set_lagrangian_nodal_coordinates();

//Identify the domain boundaries

this->identify_boundaries();

}

The `TriangleMesh`

constructor associates each polyline in the `xfig`

drawing with a distinct `oomph-lib`

mesh boundary. Hence the boundary nodes are initially located on the same, single boundary. The boundary conditions can be more easily applied if the boundary is divided into three boundaries, which is the task of the function `TriangleMesh::identify_boundaries()`

.

We first allocate storage for three boundaries:

/// Function used to identify the domain boundaries

void identify_boundaries()

{

// We will have three boundaries

this->set_nboundary(3);

We loop over all nodes in the mesh and identify nodes on the left (inflow) boundary by their x-coordinate. We remove the node from the boundary 0 and re-allocate it to the new boundary 1:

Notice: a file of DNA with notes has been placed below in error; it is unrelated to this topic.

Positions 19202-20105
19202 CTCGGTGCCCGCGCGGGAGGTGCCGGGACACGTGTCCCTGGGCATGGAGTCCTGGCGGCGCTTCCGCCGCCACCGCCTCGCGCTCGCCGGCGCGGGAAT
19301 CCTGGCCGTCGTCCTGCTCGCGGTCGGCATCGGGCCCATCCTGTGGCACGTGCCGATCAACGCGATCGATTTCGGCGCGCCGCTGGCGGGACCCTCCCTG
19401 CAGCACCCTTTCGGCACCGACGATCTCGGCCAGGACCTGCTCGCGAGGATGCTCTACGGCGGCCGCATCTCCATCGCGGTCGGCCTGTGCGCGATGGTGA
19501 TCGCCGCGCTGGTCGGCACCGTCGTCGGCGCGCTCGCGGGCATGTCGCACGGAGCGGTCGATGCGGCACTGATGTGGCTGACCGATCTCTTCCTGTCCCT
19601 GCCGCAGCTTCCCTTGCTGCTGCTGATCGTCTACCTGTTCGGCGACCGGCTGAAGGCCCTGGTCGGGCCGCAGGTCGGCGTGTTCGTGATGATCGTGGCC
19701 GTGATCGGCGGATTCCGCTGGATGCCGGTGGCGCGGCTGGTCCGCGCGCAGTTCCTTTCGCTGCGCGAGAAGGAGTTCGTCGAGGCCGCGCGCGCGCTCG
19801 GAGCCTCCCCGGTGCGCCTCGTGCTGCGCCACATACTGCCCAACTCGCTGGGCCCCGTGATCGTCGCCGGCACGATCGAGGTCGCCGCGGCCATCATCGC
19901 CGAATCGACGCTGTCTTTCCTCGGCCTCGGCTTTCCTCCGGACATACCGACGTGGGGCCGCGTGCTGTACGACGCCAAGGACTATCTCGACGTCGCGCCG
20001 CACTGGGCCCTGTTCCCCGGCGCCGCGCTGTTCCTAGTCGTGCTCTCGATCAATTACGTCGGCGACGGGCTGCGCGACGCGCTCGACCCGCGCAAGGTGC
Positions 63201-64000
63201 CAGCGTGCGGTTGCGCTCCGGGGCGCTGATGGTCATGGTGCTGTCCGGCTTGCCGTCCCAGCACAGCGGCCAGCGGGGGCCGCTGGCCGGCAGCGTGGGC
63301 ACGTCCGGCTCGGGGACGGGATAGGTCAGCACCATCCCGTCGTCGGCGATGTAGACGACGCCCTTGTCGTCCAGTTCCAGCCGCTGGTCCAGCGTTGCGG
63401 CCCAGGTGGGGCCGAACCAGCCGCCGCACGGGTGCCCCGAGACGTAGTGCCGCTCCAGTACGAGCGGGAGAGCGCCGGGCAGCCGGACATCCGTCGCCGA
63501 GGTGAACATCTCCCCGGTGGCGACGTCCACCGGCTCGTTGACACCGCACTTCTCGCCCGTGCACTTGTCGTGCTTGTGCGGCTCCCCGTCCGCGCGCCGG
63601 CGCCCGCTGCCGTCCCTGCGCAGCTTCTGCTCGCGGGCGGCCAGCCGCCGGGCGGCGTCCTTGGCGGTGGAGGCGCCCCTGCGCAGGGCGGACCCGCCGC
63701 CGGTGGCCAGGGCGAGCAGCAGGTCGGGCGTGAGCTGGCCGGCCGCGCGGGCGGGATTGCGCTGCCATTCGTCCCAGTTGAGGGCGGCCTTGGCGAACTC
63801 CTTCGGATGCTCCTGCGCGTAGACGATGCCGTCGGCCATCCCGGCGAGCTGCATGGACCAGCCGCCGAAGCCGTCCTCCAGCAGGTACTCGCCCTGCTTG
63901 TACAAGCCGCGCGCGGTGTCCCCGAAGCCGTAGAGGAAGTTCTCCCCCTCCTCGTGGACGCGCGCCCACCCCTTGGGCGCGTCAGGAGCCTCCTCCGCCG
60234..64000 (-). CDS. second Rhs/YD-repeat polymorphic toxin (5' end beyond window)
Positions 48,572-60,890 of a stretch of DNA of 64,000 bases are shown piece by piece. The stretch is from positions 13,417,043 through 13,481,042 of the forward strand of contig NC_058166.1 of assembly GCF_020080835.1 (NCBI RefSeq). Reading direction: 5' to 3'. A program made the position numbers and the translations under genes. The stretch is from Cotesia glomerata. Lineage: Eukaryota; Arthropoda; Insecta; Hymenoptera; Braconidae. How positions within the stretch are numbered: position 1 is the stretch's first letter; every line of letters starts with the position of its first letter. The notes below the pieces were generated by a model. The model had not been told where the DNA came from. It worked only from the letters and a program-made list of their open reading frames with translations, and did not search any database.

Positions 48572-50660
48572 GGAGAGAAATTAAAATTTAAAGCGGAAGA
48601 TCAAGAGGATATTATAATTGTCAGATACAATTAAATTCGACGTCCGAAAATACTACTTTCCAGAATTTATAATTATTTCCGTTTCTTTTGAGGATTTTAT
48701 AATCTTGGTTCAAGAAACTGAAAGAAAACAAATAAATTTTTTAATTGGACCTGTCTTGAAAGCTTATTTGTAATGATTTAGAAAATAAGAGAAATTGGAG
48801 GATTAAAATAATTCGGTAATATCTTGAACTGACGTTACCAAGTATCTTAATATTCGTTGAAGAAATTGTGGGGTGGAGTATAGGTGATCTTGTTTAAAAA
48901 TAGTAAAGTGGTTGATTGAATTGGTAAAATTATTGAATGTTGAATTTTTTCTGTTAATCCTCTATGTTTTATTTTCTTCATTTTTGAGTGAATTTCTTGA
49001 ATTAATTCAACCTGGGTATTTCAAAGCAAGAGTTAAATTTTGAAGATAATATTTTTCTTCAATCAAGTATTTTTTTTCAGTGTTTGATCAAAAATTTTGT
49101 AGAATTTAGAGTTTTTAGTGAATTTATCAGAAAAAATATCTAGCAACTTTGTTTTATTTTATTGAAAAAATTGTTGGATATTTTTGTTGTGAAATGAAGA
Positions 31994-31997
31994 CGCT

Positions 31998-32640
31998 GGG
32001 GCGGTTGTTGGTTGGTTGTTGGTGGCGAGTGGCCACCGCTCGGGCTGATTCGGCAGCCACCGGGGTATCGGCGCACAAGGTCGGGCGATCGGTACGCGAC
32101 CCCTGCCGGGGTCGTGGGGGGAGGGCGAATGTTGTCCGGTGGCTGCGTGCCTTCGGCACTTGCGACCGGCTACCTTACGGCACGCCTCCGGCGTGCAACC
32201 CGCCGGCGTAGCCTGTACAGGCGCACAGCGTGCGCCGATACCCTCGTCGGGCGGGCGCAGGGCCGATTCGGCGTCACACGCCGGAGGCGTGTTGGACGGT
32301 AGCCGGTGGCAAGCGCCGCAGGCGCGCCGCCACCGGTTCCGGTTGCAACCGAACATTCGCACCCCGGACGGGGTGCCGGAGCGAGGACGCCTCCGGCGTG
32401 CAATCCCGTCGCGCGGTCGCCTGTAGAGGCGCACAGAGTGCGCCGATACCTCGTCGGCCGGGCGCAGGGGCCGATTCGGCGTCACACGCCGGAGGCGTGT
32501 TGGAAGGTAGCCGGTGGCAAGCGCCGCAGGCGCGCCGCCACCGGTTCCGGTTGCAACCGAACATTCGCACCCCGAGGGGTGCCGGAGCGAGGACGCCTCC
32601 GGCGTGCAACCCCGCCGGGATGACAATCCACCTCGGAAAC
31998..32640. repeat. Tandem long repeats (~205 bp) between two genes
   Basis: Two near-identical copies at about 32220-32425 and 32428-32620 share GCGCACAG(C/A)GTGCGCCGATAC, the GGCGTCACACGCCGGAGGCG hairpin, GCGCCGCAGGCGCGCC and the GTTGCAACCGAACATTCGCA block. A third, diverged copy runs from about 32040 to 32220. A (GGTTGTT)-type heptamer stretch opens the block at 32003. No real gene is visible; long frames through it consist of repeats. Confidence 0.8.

unsigned n_node=this->nnode();

for (unsigned j=0;j<n_node;j++)

{

Node* nod_pt=this->node_pt(j);

// Boundary 1 is left (inflow) boundary

if (nod_pt->x(0)<0.226)

{

// If it's not on the upper or lower channel walls remove it

// from boundary 0

if ((nod_pt->x(1)<4.08)&&(nod_pt->x(1)>0.113))

{

this->remove_boundary_node(0,nod_pt);

}

Similarly, we identify all nodes on the right (outflow) boundary and re-assign them to boundary 2, before re-generating the various boundary lookup schemes that identify which elements are located next to the various mesh boundaries:

this->add_boundary_node(1,nod_pt);

}

// Boundary 2 is right (outflow) boundary

if (nod_pt->x(0)>8.28)

{

// If it's not on the upper or lower channel walls remove it

// from boundary 0

if ((nod_pt->x(1)<4.08)&&(nod_pt->x(1)>0.113))

{

this->remove_boundary_node(0,nod_pt);

}

this->add_boundary_node(2,nod_pt);

}

}